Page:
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Fast-Downloading Websites Are Still Important

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People are impatient on the Web. They are function and task orientated. They want to get things done as quickly as possible. The average person is still accessing the Web over a 56 KB modem. You should therefore have a major focus on ‘light’ webpages if you want to increase reader-satisfaction.

“People hate to wait,” Andy King states in the opening line of his new book, ‘Speed Up Your Site’ (New Riders). The Web is essentially a self-service environment. A core promise of self-service is speed. A customer turns to self-service to save time, to save money, and because it is more convenient.

Some of the key points Andy King addresses in his book include:

  • How responsive your site is will in large part determine its adoption rate, which in turn affects your bottom line.
  • People perceive fast-downloading pages to be of high quality, while they perceive slow-downloading pages to be of low quality and untrustworthy.
  • The longer people interact with a website, the less they will tolerate delays.
  • People get very irritated if a webpage takes longer than 10 seconds to download.

    Speed Up Your Website is a thorough examination of website optimization techniques. It is not for the novice, as a substantial part of it is quite technical. Andy King certainly knows his stuff, having been the founder of WebReference.com and JavaScript.com.

    Over the years, I have constantly encountered the broadband mindset. I have seen a lot of money wasted on flashy websites that took an age to download. Yes, broadband usage is increasing. However, it still only represents around 30 percent of online Americans. In many other countries it represents less than 10 percent of the online population.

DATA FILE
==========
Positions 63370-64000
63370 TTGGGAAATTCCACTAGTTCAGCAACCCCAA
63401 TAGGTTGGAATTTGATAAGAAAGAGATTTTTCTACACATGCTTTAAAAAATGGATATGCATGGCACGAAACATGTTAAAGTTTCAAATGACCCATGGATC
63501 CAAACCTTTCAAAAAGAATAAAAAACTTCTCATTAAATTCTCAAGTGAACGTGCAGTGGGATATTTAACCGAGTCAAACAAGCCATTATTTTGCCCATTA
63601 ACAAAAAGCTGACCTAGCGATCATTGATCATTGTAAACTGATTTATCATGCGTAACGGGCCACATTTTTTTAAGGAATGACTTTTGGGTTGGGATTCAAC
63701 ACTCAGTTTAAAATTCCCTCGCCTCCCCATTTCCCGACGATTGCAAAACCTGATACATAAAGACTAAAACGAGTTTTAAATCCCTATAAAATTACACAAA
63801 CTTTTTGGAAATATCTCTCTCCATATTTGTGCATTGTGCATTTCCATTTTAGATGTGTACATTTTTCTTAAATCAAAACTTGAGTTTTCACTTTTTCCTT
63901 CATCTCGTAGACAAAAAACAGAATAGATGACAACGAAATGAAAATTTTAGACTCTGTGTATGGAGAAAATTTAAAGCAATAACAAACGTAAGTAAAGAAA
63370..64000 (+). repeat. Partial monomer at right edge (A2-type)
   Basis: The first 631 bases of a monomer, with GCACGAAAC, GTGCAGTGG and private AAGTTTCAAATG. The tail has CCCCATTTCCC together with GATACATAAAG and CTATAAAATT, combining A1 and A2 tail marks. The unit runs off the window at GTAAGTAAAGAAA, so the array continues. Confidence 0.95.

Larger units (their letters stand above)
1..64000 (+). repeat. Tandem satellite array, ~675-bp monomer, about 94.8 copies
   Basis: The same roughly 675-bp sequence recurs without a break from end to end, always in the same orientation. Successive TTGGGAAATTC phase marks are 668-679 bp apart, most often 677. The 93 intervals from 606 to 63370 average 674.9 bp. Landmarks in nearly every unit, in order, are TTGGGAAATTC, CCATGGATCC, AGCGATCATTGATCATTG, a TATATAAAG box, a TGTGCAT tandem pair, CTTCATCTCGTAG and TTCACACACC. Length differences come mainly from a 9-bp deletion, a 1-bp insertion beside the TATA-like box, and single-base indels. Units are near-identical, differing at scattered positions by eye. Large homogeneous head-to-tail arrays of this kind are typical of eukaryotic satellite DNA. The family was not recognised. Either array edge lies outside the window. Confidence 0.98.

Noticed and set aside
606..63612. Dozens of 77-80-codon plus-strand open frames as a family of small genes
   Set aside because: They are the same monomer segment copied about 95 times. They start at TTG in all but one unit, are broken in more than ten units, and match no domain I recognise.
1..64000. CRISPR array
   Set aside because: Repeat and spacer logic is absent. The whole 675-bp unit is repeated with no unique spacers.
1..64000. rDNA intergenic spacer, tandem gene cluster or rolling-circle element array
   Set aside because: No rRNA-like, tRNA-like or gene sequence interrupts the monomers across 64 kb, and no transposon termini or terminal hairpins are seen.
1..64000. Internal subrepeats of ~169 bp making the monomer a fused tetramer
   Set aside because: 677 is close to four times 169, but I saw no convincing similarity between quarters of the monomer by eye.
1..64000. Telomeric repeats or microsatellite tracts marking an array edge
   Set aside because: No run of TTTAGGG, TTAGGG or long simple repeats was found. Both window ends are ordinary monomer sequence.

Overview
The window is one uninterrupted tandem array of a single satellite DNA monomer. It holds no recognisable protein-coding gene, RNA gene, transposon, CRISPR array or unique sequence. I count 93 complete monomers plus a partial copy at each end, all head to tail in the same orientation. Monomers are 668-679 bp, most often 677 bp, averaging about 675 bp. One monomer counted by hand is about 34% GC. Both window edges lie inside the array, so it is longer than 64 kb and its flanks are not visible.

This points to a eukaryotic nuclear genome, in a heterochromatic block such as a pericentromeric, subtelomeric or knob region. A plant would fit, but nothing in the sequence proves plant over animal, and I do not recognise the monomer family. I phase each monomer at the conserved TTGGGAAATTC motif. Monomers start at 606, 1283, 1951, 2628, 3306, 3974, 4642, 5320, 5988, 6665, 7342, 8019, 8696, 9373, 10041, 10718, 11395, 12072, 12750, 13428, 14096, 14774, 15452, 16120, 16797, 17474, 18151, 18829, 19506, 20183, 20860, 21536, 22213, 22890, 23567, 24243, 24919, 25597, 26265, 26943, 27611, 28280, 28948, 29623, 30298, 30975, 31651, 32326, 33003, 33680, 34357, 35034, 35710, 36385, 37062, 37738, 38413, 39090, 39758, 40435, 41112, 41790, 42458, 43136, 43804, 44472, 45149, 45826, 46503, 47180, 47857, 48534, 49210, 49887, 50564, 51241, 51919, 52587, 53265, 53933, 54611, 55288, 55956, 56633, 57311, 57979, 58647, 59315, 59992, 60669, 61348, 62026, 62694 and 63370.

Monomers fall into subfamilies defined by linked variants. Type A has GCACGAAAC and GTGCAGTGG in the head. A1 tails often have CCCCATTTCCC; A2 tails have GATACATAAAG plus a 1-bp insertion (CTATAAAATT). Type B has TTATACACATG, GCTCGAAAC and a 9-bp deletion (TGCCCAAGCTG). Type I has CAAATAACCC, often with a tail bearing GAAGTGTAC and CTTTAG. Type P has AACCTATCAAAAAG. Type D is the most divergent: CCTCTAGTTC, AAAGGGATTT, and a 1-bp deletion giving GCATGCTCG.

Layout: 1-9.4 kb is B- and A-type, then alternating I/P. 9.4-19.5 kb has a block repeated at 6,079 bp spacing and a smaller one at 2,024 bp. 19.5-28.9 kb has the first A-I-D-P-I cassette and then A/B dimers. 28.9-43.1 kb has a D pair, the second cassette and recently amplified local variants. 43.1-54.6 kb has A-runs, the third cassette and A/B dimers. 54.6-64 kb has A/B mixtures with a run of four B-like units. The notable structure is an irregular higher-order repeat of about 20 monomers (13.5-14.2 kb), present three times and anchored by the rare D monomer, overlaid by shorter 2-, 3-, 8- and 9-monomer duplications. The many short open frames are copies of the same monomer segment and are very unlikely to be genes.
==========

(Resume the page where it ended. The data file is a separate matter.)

So, what size should your webpage be? King and others believe that if you want to guarantee your pages download in less than 10 seconds, you should set a limit of 30 KB. My experience is that a 50 KB limit is reasonable. Aim for 30 KB but don’t go over 50 KB if possible.

    Generally, it is graphics that add most of the weight to a page. It is thus surprising how few websites spend the time to optimize their graphics. With a bit of work, I have seen graphics reduced in size by 50 percent, while still looking fine. I’ve begun using XAT Image Optimizer (xat.com) and have found it very effective.

    The way you write your HTML has an impact on your page size. Speed Up Your Site goes into a lot of detail about how you can optimize your HTML. Writing fully-optimized HTML requires a lot of skill. However, there are some simple things you can do. For example, make sure all your images have Height and Width tags. Also, remove unnecessary line breaks within the HTML.

    Remember, every byte you save makes for a better experience for the reader. You don’t have to shirk on quality to achieve a fast-downloading website. In fact, your brand is enhanced every time a reader can quickly and easily complete a desired task.

    As Andy King writes, people “associate slow-loading pages with inferior quality products and services, compromised security, and low credibility. Lower user satisfaction can lead to abandoned web sites and shopping carts.”

    For your web content management solution, contact Gerry McGovern http://www.gerrymcgovern.com

    Subscribe to his New Thinking Newsletter: subscribe@gerrymcgovern.mailer1.net

    Fast-Downloading Websites Are Still Important
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  • About Gerry McGovern
    For your web content management solution, contact Gerry McGovern http://www.gerrymcgovern.com

    Subscribe to his New Thinking Newsletter: subscribe@gerrymcgovern.mailer1.net WebProNews Writer
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